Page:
The father of a friend of mine - a man with little formal education, but who has worked hard his entire life - recently confided that he is tired of his job. He is 70 years old and still working full-time because he and his wife cannot afford to retire. "I've had enough of getting up early every day," he says. He wishes he could enjoy his golden years, but has no savings and cannot live on his Canada Pension Plan benefits alone.
His story is not an uncommon one. A Canadian Payroll Association survey released last week showed that not only are many Canadians living paycheque-to-paycheque, they can't afford to save for their retirement. According to the not-for-profit association, 50 per cent of Canadian workers can't save more than five per cent of their net pay for retirement, which is half of what financial experts often recommend.
My friend's father got me thinking. I'm already looking forward to retirement, although my RRSP contribution schedule assumes I'll be working for over 30 more years. How much do my husband and I really need to be able to retire comfortably?
Personal finance blog Get Rich Slowly recently asked its readers the same question and got some interesting answers.
Readers noted that financial experts often advise saving 10 per cent of your income for retirement, but that is likely only enough if you start saving early and invest aggressively (and successfully). Even if you do accomplish this feat, there are many events that could lead your best-laid retirement plans awry - such as a stock market collapse in the year you plan to retire.
That's why you may want to save more than 10 per cent.
Get Rich Slowly points to a retirement strategy from personal finance columnist Liz Weston in which 10 per cent of income is the bare minimum to set aside. For those in their 30s, Weston recommends saving 10 per cent of your income for a basic retirement that covers food and shelter, 15 per cent if you want to live more comfortably and 20 per cent if you want to retire early and live it up a bit. If you're in your 40s and just starting to save, Weston says you'll need 15 per cent of your income to cover the basics, 20 per cent to live comfortably and you can say goodbye to early retirement.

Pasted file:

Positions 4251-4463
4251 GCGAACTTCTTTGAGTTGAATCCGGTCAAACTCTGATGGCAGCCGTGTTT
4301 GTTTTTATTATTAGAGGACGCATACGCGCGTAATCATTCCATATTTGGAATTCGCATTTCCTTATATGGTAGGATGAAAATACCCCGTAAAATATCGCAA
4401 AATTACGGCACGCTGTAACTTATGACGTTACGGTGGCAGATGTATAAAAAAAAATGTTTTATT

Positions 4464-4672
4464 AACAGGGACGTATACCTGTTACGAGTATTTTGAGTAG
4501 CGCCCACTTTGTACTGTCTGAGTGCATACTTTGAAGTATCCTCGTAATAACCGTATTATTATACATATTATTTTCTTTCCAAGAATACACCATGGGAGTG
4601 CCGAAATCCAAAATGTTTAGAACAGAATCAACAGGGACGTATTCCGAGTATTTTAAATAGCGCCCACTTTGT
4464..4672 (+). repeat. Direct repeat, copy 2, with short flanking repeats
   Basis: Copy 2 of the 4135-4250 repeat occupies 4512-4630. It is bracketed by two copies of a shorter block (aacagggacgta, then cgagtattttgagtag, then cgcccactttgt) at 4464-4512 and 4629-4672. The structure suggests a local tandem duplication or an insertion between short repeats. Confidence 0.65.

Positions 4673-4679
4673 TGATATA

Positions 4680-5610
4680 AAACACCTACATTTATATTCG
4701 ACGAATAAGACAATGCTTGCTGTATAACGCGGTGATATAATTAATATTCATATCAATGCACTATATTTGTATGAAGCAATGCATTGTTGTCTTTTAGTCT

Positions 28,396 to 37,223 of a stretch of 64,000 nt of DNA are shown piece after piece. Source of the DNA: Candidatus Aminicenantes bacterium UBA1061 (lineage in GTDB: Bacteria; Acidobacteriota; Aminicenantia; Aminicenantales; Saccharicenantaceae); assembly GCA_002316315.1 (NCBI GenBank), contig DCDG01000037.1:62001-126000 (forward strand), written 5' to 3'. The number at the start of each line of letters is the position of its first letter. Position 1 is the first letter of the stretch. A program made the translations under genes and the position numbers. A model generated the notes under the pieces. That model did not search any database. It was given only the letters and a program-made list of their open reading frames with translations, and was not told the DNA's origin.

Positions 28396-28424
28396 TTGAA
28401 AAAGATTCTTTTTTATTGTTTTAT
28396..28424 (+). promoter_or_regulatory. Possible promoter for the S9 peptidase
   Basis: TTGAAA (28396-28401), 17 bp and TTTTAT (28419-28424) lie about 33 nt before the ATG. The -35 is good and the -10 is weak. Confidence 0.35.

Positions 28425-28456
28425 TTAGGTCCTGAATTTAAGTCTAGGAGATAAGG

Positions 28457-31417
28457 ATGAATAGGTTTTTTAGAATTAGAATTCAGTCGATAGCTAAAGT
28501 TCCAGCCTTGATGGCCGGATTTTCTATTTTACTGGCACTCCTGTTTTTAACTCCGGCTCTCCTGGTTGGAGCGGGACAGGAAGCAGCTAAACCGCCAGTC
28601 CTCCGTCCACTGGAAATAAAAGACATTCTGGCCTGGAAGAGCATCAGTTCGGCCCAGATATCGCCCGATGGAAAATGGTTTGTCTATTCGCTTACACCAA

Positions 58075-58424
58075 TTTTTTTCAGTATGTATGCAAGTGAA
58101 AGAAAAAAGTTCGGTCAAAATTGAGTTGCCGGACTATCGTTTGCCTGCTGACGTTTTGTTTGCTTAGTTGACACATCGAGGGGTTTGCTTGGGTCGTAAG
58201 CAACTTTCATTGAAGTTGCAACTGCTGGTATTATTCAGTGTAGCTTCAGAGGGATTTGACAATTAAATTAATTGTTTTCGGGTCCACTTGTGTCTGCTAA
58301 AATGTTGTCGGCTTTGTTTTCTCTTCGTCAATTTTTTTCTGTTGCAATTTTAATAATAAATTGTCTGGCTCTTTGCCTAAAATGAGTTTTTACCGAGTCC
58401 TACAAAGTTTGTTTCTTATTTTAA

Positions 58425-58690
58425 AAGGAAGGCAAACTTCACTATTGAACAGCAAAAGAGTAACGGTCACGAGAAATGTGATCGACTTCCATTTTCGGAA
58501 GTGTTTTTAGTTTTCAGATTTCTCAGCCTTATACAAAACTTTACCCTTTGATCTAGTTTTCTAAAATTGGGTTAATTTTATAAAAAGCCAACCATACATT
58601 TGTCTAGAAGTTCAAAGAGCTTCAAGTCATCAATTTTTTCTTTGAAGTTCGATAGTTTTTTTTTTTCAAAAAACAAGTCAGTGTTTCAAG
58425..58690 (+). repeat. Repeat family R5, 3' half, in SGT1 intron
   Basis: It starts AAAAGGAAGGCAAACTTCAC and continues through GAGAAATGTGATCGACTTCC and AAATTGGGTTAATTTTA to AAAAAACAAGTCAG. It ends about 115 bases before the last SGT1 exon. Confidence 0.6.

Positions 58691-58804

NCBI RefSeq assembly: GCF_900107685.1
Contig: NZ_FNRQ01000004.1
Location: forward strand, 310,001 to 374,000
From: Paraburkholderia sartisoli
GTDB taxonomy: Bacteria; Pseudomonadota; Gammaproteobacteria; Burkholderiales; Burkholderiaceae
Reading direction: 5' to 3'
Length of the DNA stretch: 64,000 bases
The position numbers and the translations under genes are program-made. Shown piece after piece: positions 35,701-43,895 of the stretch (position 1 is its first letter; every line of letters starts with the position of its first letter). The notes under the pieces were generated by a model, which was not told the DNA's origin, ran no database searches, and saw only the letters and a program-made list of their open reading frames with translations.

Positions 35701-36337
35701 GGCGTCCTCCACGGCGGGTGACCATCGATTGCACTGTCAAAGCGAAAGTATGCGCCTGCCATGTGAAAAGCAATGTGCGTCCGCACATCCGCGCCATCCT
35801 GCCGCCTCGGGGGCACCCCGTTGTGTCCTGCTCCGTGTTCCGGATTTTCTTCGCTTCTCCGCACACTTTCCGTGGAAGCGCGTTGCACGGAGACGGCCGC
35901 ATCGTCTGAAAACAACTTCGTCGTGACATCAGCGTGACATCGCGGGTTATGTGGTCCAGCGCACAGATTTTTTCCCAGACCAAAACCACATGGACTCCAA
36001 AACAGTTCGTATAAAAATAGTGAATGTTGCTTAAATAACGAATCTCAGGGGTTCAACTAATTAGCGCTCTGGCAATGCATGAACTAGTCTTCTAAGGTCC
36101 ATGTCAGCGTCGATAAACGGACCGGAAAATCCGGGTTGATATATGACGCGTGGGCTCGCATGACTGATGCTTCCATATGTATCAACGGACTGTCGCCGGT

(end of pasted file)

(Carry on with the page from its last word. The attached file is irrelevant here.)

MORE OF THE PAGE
Whatever your retirement goals, they'll be more easily achievable if you start saving early. With the benefit of compound interest, a nest egg started in your twenties is many times more valuable than one started in your thirties or later. Take a look at the Get Rich Slowly blog entry for ideas on how to achieve steady returns on your retirement savings, such as making regular contributions using dollar-cost averaging and taking advantage of employer-sponsored retirement programs.
About 52 per cent of those surveyed by the Canadian Payroll Association believe they need between $750,000 to $3 million to live comfortably in retirement. It's a subjective issue as living comfortably means different things to different people. For my friend's father, simply not having to wake up early every day would be enough.
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